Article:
While cross generational tension or even conflict could be seen as fairly typical of many Australian families, there are a number of specific factors that may impact on intergenerational relationships within families from Arabic speaking backgrounds. There are particular cultural views about the roles of elders, parents, men, women and children that impact upon intergenerational relationships. Expectations of children revolve around cultural norms and include:

    • Obedience to parents/elders
    • Obligation to care for parents/elders
    • Duty to respect the wishes of parents/elders
    • Restricting personal freedom and space, especially when the exercise of freedoms clashes with the wishes of parents/elders
    • Pursuit of education and career development as a reflection of family success

    The impact of intergenerational conflict in Arabic speaking families living in Australia manifests as a clash of cultures and can result in negative influences and harmful effects on both parents and children. It affects the social and psychological adaptation of immigrant families and can result in complex problems, including:

    • High depressive symptoms and anxiety
    • More unhealthy coping behaviours (eg problem gambling)
    • High levels of drug use and delinquency among children
    • Adverse effects on the quality of life of immigrant families which could result in long term harm to children’s self esteem
  • Parenting norms Open or Close
    Arabic family

    In traditional Arab culture, infants and younger children will spend most of their time with their mothers, grandmothers and aunts, who are responsible for their care and discipline. Older brothers, sisters and cousins are also expected to help with caring for and playing with younger children. This experience is compromised for migrant/refugee families who may not have support networks that would have previously assisted in raising children.

    Additionally, traditional understandings of responsible parenting may not be as valued in the new society. Generally, parents of Arabic speaking backgrounds consider it their responsibility to provide their children with financial, material, social and emotional resources; often parents will sacrifice their own needs in the pursuit of their children’s success. This notion of responsible parenting may not be consistent with Australian notions of responsible parenting which focuses on children’s autonomous development and self-sufficiency.

    Furthermore, challenges arise for parents as a result of poor understandings of appropriate discipline measures in Australia. Measures of physical discipline are often the norm in traditional Arabic families – just as they were in Australia 30 years ago. With regards to physical discipline, many parents do not understand the Australian legal system, expectations, and alternatives to physical discipline as ways of teaching their children. Additional support and parenting programs are required for families of Arabic speaking backgrounds.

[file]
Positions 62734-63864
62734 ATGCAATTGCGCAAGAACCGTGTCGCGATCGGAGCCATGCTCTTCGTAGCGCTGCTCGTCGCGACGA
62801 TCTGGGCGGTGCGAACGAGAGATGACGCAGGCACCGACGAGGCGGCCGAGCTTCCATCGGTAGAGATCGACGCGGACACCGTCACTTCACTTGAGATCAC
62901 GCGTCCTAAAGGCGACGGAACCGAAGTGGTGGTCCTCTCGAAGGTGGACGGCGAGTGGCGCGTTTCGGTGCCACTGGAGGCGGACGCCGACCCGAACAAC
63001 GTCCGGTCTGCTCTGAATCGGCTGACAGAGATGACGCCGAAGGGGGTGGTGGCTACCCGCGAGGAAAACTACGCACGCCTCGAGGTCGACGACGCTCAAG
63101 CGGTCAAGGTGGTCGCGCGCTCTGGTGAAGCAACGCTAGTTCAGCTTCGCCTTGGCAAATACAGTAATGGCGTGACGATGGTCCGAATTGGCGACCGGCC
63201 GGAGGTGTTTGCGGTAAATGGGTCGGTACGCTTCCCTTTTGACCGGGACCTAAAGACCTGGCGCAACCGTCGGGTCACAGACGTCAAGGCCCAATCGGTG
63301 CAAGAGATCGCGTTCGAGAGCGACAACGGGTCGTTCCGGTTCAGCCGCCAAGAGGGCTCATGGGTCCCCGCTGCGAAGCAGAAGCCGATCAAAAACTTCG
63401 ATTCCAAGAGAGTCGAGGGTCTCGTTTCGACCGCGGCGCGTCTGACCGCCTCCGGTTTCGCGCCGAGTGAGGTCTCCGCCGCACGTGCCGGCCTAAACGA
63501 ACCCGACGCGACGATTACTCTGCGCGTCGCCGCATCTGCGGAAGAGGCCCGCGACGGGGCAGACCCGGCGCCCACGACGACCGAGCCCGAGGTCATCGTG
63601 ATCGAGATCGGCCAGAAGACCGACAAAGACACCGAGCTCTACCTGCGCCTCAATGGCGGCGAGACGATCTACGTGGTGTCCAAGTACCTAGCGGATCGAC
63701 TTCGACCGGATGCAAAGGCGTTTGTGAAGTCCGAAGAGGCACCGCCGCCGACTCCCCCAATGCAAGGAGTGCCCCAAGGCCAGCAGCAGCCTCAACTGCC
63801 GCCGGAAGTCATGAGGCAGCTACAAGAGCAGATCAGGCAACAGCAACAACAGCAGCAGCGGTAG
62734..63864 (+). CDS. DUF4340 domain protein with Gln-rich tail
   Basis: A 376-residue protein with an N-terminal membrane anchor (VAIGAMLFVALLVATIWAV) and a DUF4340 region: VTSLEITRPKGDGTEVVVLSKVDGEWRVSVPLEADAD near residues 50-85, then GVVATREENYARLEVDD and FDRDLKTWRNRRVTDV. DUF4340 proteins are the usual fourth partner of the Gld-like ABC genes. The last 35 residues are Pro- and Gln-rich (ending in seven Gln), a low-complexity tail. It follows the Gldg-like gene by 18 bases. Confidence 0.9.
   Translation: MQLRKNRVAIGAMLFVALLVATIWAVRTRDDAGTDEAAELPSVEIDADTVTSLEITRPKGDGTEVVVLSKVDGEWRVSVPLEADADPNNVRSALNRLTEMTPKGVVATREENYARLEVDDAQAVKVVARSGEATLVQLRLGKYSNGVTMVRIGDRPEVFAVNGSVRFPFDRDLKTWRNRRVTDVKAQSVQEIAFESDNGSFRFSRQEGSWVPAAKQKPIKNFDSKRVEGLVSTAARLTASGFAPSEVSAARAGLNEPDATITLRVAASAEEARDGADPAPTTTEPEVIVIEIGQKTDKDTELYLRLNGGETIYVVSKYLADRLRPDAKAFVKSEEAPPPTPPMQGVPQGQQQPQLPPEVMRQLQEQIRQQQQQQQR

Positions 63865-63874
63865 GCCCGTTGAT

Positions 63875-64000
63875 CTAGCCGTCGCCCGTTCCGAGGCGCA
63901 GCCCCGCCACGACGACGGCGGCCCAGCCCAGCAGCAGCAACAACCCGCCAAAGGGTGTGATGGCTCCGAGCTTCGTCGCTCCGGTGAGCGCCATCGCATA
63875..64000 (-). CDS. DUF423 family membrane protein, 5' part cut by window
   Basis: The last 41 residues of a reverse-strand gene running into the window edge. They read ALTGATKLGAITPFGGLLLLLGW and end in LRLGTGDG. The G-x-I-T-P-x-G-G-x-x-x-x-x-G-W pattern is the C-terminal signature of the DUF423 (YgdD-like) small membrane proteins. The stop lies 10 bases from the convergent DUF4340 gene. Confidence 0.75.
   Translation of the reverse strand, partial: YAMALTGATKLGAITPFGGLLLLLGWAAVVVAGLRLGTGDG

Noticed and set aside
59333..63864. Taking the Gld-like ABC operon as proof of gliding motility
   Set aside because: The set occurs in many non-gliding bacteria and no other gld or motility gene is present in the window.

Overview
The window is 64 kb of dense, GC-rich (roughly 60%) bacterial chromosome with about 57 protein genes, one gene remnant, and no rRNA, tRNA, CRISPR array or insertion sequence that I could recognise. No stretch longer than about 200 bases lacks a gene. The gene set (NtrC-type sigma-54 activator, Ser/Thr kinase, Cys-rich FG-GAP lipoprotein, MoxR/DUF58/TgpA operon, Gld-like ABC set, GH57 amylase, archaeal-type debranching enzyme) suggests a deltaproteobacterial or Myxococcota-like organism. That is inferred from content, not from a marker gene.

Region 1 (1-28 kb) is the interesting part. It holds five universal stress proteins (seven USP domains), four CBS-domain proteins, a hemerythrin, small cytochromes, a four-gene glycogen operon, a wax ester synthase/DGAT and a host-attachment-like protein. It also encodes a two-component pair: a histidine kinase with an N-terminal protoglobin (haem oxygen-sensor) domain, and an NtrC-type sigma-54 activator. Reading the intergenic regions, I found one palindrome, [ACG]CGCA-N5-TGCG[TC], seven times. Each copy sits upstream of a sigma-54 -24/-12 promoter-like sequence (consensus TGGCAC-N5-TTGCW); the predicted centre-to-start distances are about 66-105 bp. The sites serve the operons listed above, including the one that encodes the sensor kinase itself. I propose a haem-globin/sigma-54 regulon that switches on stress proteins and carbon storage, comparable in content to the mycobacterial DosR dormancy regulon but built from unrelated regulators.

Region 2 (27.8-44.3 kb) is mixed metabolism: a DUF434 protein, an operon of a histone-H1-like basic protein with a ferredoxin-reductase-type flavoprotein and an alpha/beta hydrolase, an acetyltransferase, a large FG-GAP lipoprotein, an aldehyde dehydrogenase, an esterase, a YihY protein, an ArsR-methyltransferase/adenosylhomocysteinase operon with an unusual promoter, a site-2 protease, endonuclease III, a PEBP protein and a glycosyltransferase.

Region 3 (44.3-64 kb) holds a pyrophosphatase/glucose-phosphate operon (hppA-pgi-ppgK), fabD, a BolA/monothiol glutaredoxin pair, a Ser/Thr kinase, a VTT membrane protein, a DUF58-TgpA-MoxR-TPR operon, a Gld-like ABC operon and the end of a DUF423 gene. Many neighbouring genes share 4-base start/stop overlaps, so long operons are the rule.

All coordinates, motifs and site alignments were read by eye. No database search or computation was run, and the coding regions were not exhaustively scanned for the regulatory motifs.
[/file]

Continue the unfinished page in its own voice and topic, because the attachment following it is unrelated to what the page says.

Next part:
• Sponsored family members Open or Close

    For some larger families and those who have been sponsored to migrate by other family members, there may be issues related to finding and sharing accommodation with extended family as well as a shared financial burden during the settlement process. These factors may contribute to stress within the family and to intergenerational issues.

  • Access to support services Open or Close

    Although there are many support services available to work with families, there are a number of barriers for families of Arabic speaking backgrounds in accessing these services. These barriers are primarily due to communication issues, cultural factors impeding access, poor knowledge of services amongst Arabic speaking families and culturally inappropriate service responses to issues faced by Arabic speaking families. Your client’s access to support services may be affected by:

    • Poor English language and communication barriers
    • Cultural influence and lack of confidence in utilising supports outside the family
    • The burden of not wanting to tell outsiders about issues within the family, feeling of guilt in bringing shame and disgrace onto the family
    • In cases of family violence, a fear of being blamed and isolated from their communities, families and friends and the social stigma of problems within the family.  In some cases, family violence may be viewed as “normal” based on past experiences from their country of origin
    • Lack of knowledge and understanding of the available services and resources, including one’s legal rights
    • Lack of understanding of family counselling/therapy  and  relationship resolution services
    • Lack of knowledge of the Australian legal system and the role of Child Protection Services
    • Lack of support networks to build confidence in accessing and utilising services
    • Poor knowledge amongst service providers of cultural values/norms of Arabic speaking families
    • Poor cultural competence of some services providers working in family services
    • Inability of some service providers to respond effectively to women from diverse Arabic speaking backgrounds

Guide for Service Providers

Guide cover

As a service provider, you will provide effective and useful services with increased background knowledge of the clients’ language, history, religion, ethnicity, migration and settlement history, and their involvement in their community groups and networks.

By strengthening your cultural knowledge of the diverse groups of people of Arabic speaking backgrounds you will have a stronger understanding of the cultural factors which may be important in your clients' lives and in the way you and your clients will work together.

Arabic Welfare has created a guide that includes an outline of issues to consider, and useful hints and strategies as part of a best practice checklist, to ensure effective engagement with families and appropriate service provision to support their needs.

Please contact us to obtain a copy of this guide.